We introduce three types of consumer recognition: identity recognition, asymmetric preference recognition, and symmetric preference recognition. We characterize price equilibria and compare profits, consumer surplus, and total welfare. Asymmetric preference recognition enhances profits compared with identity recognition, but firms have no incentive to exchange information regarding customer-specific preferences (symmetric preference recognition). Consumers would benefit from a policy banning information exchange regarding individual consumer preferences. Our welfare analysis shows that the gains to firms from uniform pricing (no recognition) are larger than the associated harm to consumers, regardless of which regime of customer recognition serves as the basis for comparison.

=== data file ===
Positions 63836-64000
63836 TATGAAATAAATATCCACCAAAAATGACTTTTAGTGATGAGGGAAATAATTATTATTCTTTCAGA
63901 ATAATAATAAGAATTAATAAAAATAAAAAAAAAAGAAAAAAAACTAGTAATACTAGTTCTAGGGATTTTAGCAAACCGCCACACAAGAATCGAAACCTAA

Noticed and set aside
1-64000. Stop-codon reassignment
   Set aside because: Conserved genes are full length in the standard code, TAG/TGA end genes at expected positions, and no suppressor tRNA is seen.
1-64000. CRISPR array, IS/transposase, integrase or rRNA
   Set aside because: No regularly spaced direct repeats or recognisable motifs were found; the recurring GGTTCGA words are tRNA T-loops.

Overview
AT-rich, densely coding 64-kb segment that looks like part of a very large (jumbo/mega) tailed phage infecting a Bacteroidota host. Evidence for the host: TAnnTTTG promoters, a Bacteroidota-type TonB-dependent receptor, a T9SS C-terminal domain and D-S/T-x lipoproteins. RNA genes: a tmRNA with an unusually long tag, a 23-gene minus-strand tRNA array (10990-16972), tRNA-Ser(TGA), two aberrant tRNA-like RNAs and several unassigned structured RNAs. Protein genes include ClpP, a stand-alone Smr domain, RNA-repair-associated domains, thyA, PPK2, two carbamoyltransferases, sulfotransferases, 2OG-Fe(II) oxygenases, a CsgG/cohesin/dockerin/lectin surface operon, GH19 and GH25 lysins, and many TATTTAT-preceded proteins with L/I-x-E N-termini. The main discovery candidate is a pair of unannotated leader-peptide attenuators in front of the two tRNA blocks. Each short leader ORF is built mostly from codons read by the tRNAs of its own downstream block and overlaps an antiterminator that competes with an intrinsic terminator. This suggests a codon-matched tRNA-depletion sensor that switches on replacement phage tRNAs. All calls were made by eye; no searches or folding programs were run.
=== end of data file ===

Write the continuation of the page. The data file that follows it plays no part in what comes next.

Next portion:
JEL Classifications: D4, D82, L1, L4
Keywords: customer recognition, price discrimination, behavior-based pricing